Consultants to the Australian Public Service are keeping a close eye on parliamentary hearings into their profession, with fears growing over how far a government clampdown might reach.
The Senate Finance and Public Administration References Committee wound up its first round of hearings into the integrity of consultants in the APS, having heard numerous accounts of the adverse impact external contractors have had on the service.
The parliamentary committee will convene again next month to hear further evidence.
In the meantime, consultancy firms are rushing to lock in lucrative contracts before things sour further.
They are also being more proactive in touting the value external consultants bring to the APS.
With the Federal Government already well into its plan to reduce the consultancy spend in the APS, and some stark examples of dodgy practices being revealed, contractors are having their work scrutinised more than ever before.
“We are in front of the Government all the time at the moment,” one high-level consultant told Region.
“We need to put our best foot forward and let them know what important services we can provide.
“But we also know we have an image problem.
“Consulting to the Government isn’t going away, by any means. It’s too entrenched.
“But the world as we know it is changing.”
The Senate inquiry was sparked after a former PricewaterhouseCoopers partner was banned as a tax agent for sharing confidential Treasury information with colleagues and, by extension, clients of his own firm.
The unethical behaviour resulted in Government threats to exclude PwC from future confidential briefings and calls for a review of all the Big Four accountancy firms’ contract work for the APS.
PwC’s role in Robodebt has also been highlighted, with the royal commission into the automated debt recovery scheme being told the consultancy firm withheld from the government vital information about problems with the illegal program.
The Senate inquiry, however, heard from a string of experts expressing concerns over the impact wholesale contracting is having on the APS.
Former APS commissioner Andrew Podger told the inquiry that extensive outsourcing of IT had caused a systemic loss of capability in the APS that would take significant time and money to restore.
“Is there an IT profession we ought to have?” Professor Podger asked.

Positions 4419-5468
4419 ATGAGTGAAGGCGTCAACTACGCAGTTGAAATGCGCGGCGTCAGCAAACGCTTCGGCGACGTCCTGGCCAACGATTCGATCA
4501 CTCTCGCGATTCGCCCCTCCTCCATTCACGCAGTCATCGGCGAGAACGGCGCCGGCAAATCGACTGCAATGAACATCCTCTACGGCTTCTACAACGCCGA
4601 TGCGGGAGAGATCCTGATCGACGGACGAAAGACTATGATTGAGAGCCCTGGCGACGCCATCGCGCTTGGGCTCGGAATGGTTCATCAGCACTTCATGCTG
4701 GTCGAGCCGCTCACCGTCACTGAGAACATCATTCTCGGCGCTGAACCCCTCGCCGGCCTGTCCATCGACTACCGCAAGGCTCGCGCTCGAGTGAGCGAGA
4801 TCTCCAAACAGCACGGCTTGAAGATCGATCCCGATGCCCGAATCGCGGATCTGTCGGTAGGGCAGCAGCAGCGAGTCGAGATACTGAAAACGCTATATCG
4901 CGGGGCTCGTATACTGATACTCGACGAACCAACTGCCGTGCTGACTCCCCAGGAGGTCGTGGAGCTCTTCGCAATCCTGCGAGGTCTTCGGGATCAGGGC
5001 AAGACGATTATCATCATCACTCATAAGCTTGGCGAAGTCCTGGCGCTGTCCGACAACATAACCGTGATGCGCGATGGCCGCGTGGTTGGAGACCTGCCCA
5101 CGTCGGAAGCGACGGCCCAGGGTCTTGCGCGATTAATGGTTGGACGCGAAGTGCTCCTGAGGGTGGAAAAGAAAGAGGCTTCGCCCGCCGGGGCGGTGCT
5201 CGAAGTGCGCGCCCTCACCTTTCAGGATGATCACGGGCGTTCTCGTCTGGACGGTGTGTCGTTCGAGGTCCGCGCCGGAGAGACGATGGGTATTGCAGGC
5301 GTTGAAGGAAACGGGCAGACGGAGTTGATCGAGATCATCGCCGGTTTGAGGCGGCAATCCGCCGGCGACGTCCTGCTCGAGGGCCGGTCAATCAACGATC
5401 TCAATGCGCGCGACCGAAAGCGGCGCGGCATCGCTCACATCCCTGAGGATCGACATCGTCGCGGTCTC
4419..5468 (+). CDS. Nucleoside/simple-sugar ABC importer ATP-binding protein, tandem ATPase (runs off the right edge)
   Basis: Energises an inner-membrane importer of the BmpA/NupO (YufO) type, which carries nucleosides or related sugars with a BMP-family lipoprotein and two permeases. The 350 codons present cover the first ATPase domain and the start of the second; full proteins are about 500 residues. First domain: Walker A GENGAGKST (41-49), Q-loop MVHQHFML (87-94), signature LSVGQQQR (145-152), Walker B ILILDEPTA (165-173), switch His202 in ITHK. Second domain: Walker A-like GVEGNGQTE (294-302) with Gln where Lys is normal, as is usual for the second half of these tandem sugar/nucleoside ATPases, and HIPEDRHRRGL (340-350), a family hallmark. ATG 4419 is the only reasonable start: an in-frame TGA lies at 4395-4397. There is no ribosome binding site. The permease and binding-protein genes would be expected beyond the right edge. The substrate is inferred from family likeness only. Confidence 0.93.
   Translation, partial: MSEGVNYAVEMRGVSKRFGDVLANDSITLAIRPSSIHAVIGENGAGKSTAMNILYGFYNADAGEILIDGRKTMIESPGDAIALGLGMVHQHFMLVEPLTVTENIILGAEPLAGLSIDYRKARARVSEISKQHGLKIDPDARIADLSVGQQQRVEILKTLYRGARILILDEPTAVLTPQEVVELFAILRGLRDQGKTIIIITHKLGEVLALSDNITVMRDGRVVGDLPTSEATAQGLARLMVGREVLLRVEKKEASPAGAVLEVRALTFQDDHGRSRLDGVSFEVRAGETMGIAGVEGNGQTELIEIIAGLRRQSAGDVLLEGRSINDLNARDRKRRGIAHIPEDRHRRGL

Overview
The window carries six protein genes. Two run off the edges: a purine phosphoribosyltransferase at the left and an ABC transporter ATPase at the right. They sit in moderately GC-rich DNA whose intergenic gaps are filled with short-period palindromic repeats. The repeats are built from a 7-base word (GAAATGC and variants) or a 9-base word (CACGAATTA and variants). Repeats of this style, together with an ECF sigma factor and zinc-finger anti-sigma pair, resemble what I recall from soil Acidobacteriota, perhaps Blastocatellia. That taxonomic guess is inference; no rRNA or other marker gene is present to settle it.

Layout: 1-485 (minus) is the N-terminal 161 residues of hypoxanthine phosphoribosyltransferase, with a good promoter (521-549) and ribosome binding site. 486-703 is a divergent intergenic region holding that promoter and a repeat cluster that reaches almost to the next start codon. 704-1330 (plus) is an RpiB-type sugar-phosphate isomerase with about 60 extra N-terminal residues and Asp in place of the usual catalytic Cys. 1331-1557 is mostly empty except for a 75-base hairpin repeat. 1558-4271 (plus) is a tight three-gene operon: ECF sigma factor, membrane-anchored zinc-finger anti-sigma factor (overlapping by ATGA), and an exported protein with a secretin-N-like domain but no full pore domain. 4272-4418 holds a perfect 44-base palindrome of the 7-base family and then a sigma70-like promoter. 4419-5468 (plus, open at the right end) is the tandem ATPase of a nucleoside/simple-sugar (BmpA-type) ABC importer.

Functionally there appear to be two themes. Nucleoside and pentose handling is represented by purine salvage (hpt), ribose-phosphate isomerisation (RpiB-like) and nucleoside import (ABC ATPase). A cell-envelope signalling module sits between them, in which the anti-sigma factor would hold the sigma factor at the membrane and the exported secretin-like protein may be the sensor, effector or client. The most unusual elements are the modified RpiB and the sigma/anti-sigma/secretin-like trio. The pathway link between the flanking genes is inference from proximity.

“What would that look like and what does the private market look like in that place? And what should we pay to make sure we are attracting and retaining the people we need?”
Addressing the argument that the APS can’t attract the people with the right skills in the numbers required in the current competitive jobs market, Professor Podger suggested the service should lift its game.
“I think the public service remuneration arrangements we’ve got at the moment are not designed to get the best, to attract, develop and retain the best talent,” he said.
“We’ve gone down a route of allowing each agency to have their own pay arrangements.
“We’ve had weird and wonderful rules around that, but no reflection on what the markets require and no basis for doing that.”
The Community and Public Sector Union told the inquiry that over-reliance on consultants had opened the way for conflicts of interest in the APS.
Assistant national secretary Michael Tull said the CPSU wasn’t advocating an end to the use of consultants in the public service, but for a more prudent application of external contracts.
“The reality is that consulting to government has become a multi-billion-dollar business,” Mr Tull said.
“It’s a business that’s rife with potential conflicts of interest.
“The public has seen regular news reports of scandals and questionable behaviour by consultants, and these reports and the public scepticism they generate really do undermine trust in government and public institutions.”
The Australia Institute used the inquiry to call for the banning of consulting firms that leak confidential information and breach the public trust.
The institute’s democracy and accountability director Bill Browne said such firms should not be able to win future government contracts.
“Consulting firms charge through the roof for advice that is often simplistic, flawed or self-interested – or has been specifically commissioned to further the government’s preconceived agenda,” Mr Browne said.
“Consultants seem to have no moral qualms about taking public money to deliver advice that is against the public interest.
“At their worst, consulting firms have leaked confidential government information to drum up business and potentially help their multinational clients avoid paying millions of dollars in tax.”